Clause 10 – Improvement
This Clause nicely wraps up the Standard and ties a bow around it.
The section starts out with just what we’d expect: requirements to ‘… determine and select opportunities for improvement and implement necessary actions to meet customer requirements and enhance customer satisfaction…’.
Since the 2015 version of ISO 9001 has removed specific requirements for a procedure for ‘Preventive Action’, Clause 10 places increased importance on an organization to be proactive and prevent non-conformances rather than waiting for a problem and correcting it. In fact, the authors might imagine the entire management system to be the ‘Preventive Action’ that was required in the last 4 versions of this Standard.
The section starts out with just what we’d expect: requirements to ‘… determine and select opportunities for improvement and implement necessary actions to meet customer requirements and enhance customer satisfaction…’. No surprises – we need to pay attention to improving processes, products and services and management system results.
These management system results will be measured against the Quality Objectives we set in clause 6.2 (Quality objectives and planning to achieve them) and analyzed in clause 9 – Performance Evaluation.
Clause 10.2: Non-conformity and Corrective Action
Non-conformity and Corrective action looks just like our current process, but adds a bit of ‘preventive action’ language with the phrase ‘… determining if similar nonconformities exist, or could potentially occur…’ (10.2.1 b) 3)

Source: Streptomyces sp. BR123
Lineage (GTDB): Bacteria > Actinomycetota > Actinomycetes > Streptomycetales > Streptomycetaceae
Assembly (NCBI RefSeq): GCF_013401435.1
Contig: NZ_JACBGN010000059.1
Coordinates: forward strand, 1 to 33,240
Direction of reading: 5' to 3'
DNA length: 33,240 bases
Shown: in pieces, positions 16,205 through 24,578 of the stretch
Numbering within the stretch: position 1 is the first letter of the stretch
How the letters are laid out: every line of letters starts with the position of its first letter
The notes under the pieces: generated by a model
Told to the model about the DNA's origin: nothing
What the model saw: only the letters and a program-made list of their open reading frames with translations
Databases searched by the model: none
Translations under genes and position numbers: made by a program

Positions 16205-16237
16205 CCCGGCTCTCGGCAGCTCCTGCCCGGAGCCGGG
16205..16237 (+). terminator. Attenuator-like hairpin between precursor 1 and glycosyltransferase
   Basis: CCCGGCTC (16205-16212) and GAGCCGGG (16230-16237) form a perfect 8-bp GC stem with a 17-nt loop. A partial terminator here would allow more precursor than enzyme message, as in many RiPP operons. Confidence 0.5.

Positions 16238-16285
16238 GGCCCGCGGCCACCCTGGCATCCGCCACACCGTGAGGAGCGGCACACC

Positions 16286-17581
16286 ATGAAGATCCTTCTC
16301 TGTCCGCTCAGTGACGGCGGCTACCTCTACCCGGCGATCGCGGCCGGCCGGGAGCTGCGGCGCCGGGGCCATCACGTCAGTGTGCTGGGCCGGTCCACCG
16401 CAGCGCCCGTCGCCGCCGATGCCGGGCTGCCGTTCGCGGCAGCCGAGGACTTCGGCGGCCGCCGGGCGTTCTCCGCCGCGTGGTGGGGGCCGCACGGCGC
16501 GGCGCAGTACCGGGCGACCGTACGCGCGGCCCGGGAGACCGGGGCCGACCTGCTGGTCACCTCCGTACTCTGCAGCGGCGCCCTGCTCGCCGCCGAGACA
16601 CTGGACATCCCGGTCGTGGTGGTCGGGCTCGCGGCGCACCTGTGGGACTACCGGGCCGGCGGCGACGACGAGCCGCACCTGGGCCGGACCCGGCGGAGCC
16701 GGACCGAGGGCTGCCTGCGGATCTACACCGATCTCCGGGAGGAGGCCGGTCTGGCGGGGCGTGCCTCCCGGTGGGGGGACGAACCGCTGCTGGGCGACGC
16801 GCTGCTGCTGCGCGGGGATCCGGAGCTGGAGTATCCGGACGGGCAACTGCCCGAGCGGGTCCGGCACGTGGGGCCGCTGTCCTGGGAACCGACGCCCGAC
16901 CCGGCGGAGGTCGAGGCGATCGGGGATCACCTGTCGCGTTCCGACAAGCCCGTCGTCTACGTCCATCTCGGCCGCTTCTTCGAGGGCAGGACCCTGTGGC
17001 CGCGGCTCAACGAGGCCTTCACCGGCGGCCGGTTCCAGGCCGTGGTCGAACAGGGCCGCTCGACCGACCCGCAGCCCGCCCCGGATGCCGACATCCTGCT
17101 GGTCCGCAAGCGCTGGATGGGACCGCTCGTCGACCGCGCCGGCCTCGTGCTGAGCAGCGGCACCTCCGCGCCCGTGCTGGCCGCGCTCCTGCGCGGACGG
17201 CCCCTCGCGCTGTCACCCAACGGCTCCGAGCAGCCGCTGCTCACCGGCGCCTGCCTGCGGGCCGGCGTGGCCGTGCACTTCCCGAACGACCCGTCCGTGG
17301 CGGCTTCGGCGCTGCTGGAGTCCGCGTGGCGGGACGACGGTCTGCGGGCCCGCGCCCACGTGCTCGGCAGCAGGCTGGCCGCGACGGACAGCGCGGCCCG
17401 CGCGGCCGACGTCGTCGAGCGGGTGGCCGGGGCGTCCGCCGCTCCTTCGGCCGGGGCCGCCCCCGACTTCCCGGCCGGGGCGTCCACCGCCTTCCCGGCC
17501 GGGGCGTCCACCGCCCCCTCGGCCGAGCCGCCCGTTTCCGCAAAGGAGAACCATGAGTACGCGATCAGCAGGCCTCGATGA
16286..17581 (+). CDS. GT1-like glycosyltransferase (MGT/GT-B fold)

I think most of us are already doing this, and it’s a great way to get more value from our QMS. There are two very interesting ideas presented in the FDIS version in the Notes that did not make it into the final version:
- “In some instances it can be impossible to eliminate the cause of a non-conformity; and,
- Corrective action can reduce the likelihood of recurrence to an acceptable level. “
To me, this idea opens the door for ‘that’s the best we can do‘ . The result that may not be perfect, but will manage the risk associated with the situation. To me, this is a very logical approach, but will be somewhat ‘grey’ for auditors.
Naturally, there are requirements for ‘documented information’ about non-conformities, subsequent correction or corrective actions and the effectiveness of them. Nothing new – get it done and track the trail of evidence.
Finish off with 10.3 – Continual Improvement
In some instances it can be impossible to eliminate the cause of a non-conformity; and Corrective action can reduce the likelihood of recurrence to an acceptable level.”
The final paragraph adds a couple of polished concepts. We have to ‘…consider the results of analysis and evaluation, and the outputs from management review, to determine if there are needs or opportunities that shall be addressed as part of continual improvement…’ (10.3) Similar sounding to 2008, but adds a subtle nudge toward measuring QMS performance, not just process performance and output performance. Remember to focus on results when searching for opportunities – customer satisfaction, process results, system results and assessment of our capabilities. These are all fertile areas for finding ways to improve and get more value out of our systems.
All in all, these changes will help organizations find more value in their QMS. But it’s just like an exercise bike – if you hang dirty laundry on it, and don’t actually ride it, nothing will improve.